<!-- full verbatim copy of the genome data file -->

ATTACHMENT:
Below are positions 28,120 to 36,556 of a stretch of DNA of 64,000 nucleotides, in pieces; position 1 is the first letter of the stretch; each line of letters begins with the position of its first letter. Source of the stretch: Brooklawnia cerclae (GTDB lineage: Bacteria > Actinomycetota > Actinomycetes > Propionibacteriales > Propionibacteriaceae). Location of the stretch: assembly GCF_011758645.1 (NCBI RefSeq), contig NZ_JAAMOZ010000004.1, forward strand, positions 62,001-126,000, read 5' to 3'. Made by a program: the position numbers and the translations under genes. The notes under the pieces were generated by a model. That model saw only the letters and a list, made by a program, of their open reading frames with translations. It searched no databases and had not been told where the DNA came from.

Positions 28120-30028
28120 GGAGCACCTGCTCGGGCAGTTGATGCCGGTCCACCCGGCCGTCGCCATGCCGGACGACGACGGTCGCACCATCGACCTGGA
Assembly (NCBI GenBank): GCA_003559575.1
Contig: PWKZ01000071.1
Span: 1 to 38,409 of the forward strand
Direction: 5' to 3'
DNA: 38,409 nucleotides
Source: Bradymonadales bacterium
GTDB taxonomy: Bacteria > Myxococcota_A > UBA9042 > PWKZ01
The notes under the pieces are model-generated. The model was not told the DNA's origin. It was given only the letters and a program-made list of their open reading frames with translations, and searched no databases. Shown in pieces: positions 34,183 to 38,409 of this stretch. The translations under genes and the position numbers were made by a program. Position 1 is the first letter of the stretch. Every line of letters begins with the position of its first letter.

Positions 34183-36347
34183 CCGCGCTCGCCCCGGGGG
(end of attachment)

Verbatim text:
Below are positions 28,120 to 36,556 of a stretch of DNA of 64,000 nucleotides, in pieces; position 1 is the first letter of the stretch; each line of letters begins with the position of its first letter. Source of the stretch: Brooklawnia cerclae (GTDB lineage: Bacteria > Actinomycetota > Actinomycetes > Propionibacteriales > Propionibacteriaceae). Location of the stretch: assembly GCF_011758645.1 (NCBI RefSeq), contig NZ_JAAMOZ010000004.1, forward strand, positions 62,001-126,000, read 5' to 3'. Made by a program: the position numbers and the translations under genes. The notes under the pieces were generated by a model. That model saw only the letters and a list, made by a program, of their open reading frames with translations. It searched no databases and had not been told where the DNA came from.

Positions 28120-30028
28120 GGAGCACCTGCTCGGGCAGTTGATGCCGGTCCACCCGGCCGTCGCCATGCCGGACGACGACGGTCGCACCATCGACCTGGA
Assembly (NCBI GenBank): GCA_003559575.1
Contig: PWKZ01000071.1
Span: 1 to 38,409 of the forward strand
Direction: 5' to 3'
DNA: 38,409 nucleotides
Source: Bradymonadales bacterium
GTDB taxonomy: Bacteria > Myxococcota_A > UBA9042 > PWKZ01
The notes under the pieces are model-generated. The model was not told the DNA's origin. It was given only the letters and a program-made list of their open reading frames with translations, and searched no databases. Shown in pieces: positions 34,183 to 38,409 of this stretch. The translations under genes and the position numbers were made by a program. Position 1 is the first letter of the stretch. Every line of letters begins with the position of its first letter.

Positions 34183-36347
34183 CCGCGCTCGCCCCGGGGG